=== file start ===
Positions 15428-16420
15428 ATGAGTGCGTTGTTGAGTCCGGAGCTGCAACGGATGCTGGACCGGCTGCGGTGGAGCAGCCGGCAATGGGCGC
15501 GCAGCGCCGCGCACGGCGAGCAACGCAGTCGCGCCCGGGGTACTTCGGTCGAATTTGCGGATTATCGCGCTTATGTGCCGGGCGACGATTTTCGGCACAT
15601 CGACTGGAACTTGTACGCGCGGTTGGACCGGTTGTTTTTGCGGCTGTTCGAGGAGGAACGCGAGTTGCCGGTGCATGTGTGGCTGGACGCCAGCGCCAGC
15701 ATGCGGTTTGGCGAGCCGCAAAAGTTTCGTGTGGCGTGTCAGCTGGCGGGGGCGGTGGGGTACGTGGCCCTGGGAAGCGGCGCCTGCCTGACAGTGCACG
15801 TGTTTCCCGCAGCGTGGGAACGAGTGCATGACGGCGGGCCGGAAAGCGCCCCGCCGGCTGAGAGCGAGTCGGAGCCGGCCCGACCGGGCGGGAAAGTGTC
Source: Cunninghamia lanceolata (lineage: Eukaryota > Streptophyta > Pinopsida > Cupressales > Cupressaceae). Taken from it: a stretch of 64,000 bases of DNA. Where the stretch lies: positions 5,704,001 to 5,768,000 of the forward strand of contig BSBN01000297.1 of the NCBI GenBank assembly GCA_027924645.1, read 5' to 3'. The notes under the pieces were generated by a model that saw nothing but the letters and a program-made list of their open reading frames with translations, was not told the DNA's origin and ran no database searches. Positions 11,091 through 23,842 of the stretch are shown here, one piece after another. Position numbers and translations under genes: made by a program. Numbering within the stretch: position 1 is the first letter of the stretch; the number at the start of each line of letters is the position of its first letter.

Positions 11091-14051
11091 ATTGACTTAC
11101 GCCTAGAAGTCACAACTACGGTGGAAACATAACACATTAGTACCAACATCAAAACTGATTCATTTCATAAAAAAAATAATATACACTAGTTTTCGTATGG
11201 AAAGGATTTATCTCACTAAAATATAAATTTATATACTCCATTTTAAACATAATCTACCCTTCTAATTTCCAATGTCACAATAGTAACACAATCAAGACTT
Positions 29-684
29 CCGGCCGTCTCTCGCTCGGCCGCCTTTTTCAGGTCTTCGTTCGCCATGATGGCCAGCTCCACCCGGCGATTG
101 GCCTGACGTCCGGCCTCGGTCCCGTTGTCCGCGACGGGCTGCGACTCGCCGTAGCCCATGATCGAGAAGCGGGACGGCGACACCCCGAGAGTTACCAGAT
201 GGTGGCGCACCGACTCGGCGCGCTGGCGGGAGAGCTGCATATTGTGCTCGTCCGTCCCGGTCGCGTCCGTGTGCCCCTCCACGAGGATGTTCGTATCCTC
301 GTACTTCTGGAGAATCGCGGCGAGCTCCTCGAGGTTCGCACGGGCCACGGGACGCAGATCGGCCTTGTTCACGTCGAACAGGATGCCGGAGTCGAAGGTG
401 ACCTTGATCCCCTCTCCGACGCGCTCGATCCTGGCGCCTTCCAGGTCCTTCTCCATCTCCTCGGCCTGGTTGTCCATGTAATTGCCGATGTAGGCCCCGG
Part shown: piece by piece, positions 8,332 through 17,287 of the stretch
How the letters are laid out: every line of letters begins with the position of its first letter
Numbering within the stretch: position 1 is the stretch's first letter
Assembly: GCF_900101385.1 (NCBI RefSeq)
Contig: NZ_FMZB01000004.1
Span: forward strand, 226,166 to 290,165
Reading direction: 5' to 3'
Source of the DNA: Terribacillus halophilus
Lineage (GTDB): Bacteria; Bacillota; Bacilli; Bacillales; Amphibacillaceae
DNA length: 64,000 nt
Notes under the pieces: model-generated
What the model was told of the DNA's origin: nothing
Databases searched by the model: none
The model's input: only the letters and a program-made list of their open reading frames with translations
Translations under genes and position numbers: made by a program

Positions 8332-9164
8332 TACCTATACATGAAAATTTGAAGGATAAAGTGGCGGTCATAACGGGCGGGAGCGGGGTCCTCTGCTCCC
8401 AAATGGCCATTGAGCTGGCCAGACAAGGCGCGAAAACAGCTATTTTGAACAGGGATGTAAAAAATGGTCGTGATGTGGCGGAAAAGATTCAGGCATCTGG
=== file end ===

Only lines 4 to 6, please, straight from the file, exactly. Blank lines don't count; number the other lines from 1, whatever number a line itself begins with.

15601 CGACTGGAACTTGTACGCGCGGTTGGACCGGTTGTTTTTGCGGCTGTTCGAGGAGGAACGCGAGTTGCCGGTGCATGTGTGGCTGGACGCCAGCGCCAGC
15701 ATGCGGTTTGGCGAGCCGCAAAAGTTTCGTGTGGCGTGTCAGCTGGCGGGGGCGGTGGGGTACGTGGCCCTGGGAAGCGGCGCCTGCCTGACAGTGCACG
15801 TGTTTCCCGCAGCGTGGGAACGAGTGCATGACGGCGGGCCGGAAAGCGCCCCGCCGGCTGAGAGCGAGTCGGAGCCGGCCCGACCGGGCGGGAAAGTGTC